I don't like to interspace remarks, reply interactively, or do line by
line responses. I prefer an essay format either wholly before or
following what the other person wrote.
To answer the first question, I am not certain of anything. What I am
using is a particular metaphysical model, just as you use a metaphysical
model. All models are inherently circular and speak in terms of
themselves, only. The most a person can hope for is that a model
maintain logical consistency and not break down when called upon for
In my opinion reality-based models break down. Nonreality-based models
are more dynamic and do not break down. Each offers a brand of truth.
Reality models are fine so long as a person is satisfied with the narrow
band of truth they provide.
For the second question I do not know there is a "we". There is a "we"
only as much as I want there to be a "we" and seek out that manner of
communication. As I've said recently here, knowledge is driven by
valuation and choice. So I choose to maintain the idea there is a "we"
because it satisfies me. Sometimes I choose to think only of myself,
too, so "we" at those times is not very significant.
>From: "Lee Corbin" <email@example.com>
>Date: Wed, 29 Aug 2001 00:32:10 -0700
>David McDivitt writes
>> I will try to answer your question better. Modern men evolved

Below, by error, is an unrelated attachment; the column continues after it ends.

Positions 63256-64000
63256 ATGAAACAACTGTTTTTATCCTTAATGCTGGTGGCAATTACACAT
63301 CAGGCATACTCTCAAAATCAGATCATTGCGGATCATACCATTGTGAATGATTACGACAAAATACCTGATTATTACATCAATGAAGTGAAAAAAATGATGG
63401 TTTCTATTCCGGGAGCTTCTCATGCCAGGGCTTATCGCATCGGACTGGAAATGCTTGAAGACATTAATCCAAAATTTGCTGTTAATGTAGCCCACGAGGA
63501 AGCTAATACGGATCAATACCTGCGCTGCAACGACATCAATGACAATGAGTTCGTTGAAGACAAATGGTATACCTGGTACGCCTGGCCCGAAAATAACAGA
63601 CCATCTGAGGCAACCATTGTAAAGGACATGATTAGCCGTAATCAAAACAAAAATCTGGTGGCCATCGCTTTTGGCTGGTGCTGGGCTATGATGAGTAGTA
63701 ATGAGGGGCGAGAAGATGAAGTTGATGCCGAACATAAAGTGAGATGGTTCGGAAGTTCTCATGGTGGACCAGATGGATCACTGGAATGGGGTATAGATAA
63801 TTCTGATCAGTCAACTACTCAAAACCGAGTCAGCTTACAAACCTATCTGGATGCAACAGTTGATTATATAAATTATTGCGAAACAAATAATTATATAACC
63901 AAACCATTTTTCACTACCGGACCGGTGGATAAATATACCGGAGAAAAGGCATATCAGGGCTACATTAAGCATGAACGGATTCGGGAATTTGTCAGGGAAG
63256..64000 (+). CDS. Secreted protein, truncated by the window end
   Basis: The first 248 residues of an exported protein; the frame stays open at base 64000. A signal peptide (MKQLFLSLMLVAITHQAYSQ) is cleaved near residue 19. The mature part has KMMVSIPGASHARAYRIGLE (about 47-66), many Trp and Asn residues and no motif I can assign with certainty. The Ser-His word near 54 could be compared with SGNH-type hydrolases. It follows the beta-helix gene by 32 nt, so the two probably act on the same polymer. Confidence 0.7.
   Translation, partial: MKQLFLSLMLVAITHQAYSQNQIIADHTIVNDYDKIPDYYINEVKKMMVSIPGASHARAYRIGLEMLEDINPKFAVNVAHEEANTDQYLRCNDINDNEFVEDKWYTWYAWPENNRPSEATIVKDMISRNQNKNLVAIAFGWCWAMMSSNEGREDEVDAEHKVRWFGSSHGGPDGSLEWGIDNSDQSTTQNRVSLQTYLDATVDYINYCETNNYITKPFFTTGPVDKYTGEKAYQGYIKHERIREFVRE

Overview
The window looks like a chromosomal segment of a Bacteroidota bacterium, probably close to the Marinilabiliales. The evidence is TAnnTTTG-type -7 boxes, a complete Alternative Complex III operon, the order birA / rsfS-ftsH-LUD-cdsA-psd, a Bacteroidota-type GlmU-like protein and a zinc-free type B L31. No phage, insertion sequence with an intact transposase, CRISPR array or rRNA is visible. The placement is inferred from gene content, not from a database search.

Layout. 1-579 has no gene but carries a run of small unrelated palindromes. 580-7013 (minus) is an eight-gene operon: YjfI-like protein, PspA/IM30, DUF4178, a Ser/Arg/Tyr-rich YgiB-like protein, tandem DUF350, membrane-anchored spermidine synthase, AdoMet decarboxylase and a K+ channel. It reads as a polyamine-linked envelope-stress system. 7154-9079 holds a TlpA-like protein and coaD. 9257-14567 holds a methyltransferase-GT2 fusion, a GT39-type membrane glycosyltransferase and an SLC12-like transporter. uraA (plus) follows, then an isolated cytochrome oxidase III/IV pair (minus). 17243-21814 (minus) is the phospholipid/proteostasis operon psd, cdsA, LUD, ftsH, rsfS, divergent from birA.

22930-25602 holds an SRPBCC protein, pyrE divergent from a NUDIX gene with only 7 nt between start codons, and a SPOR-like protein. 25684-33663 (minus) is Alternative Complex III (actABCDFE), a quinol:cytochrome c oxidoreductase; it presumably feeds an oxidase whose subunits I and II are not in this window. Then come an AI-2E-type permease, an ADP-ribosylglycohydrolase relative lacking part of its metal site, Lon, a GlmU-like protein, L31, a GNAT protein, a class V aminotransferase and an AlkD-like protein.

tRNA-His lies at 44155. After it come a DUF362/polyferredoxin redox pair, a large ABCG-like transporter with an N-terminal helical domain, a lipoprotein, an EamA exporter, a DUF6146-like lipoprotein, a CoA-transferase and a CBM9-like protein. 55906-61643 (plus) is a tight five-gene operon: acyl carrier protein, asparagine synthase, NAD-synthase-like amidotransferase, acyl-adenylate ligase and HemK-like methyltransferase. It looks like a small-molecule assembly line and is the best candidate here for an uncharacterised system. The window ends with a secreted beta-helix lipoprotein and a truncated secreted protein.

>> technologically from cave men. Mental affluence and cognition were
>> required to do that.
>Good start; thanks. What's to keep you from quoting specifically
>---the way most people do here---what question it is that you
>are addressing? See how I intersperse your remarks with mine?
>I didn't disagree with the rest of your post. Like the above, it
>related to what is objectively the case, e.g., "modern [people] evolved
>...from cave men [huntergatherers]".
>But here are my questions again, now numbered for your easy convenience.
>1. Why are you more certain that you live in a world of language,
> objectification, and mental abstractions, than you live in a
> world of earth, air, fire, and water? (Such things as language
> could not exist were they not evolved in matter creatures, nor
> could mental abstractions. You are choosing to build up your
> model of what the world is on top of very shaky ideas that you
> can't even know that other people possess, because you can't
> even know that there are other people.)
>2. How do you know that there is a "we"? (I suggest that your inference
> that there are other people is much weaker than your inference that
> there is a 3-D world outside your skin.)
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This archive was generated by hypermail 2b30 : Fri Oct 12 2001 - 14:40:21 MDT